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The Phoenix Project: A Novel about IT, DevOps, and Helping Your Business Win by Gene Kim and Kevin Behr

This was briefly available for free on December 19th, so I picked it up to read over the holiday, enjoying a good novel.

 I like the pixel art!

It's how a fictional company goes from guesswork to greatwork regarding the many, many facets of its tech departments.

"Processes are there to protect people."

I realized quite a few interesting things: 

High, lofty titles like VP of Technology may be for some people, but not for me. Give me good old, on the ground IT Help Desk or Network Technician any day. This had me rethinking my entire career path - applying for 3 years to possibly get into a company like this?

But every career has its challenges and tough times. Nothing is immune, and if it is, it's not fun!

However, if you'd like to share this blog with others so we get some views and maybe a sponsor, well, I won't be opposed to that.  #AvoidCorporateRigamarole2020

Tech departments are a lot more varied than I thought. There is a segment where a critical server is down, and multiple departments are blaming each other, from Database, to Developers, to Networking. I understand why recruiters may be annoyed at a submission to a role that seems similar to us, but not to them.

There is a reference to the second greatest movie of all time.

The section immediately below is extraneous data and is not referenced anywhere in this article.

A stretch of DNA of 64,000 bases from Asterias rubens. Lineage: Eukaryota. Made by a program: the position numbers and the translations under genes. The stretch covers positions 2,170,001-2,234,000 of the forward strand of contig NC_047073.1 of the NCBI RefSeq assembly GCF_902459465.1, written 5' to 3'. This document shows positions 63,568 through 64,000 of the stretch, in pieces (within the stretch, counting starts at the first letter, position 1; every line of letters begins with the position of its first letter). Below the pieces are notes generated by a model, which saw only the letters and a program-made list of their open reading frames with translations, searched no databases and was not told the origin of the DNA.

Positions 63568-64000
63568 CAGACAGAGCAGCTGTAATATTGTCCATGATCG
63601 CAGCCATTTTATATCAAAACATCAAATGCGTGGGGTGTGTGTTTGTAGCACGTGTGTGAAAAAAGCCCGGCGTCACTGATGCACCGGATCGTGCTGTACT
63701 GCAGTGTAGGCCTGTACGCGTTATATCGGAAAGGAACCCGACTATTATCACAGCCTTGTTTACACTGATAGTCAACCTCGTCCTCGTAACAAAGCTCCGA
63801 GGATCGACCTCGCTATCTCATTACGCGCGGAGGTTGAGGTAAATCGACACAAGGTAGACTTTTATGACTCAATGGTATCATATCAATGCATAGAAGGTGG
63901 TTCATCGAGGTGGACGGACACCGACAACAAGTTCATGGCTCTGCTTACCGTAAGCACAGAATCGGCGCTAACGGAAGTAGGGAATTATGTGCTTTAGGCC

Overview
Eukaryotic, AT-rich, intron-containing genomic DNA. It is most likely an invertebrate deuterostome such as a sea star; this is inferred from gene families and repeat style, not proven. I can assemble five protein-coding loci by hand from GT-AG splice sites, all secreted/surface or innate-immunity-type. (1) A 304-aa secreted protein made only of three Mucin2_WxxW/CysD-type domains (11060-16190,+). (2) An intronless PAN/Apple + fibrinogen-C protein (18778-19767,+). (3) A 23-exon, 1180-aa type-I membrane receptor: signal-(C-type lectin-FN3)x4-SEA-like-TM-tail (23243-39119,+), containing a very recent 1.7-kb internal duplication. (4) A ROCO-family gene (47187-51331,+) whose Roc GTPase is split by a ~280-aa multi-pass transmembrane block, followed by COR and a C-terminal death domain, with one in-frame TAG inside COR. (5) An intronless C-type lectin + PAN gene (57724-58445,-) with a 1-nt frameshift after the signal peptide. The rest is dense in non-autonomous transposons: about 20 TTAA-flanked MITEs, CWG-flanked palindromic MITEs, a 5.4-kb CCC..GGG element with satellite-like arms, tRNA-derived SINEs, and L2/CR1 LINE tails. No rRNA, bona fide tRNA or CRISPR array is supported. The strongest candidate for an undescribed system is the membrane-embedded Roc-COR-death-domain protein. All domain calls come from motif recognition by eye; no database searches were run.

The bureaucracy and politics of big business for resources is for other people, not me. There's even a line that says many of the factory workers live paycheck to paycheck. There's not enough money to even help the business run at first.

These are the environments we try so hard to be a part of so we don't starve.

Small startups have their problems (Hi, Away, WeWork, and probably others), but at least it doesn't take 3 weeks to make a change. This does encourage me to ask employers about their change processes for further up the ladder -

Do we need to log our requests / changes in any particular system? Is there one set up?

Your boss isn't listening to you. I hope that's the exception and not the norm.

Of course, this is pre-fixup, before our main character jumps in to reorganize the tech department.It's interesting, and everything is okay! Sure there are challenges, but it's not putting out fires all the time. It's facing new things and learning and making the company better. And that's all we want!

Also; Wes is my favorite. 

A good portion of the book - about 20% - is dedicated to explaining DevOps things in depth, without a narrative blanket. Much of it makes no sense to me yet, but it's a good place to read and start learning from.


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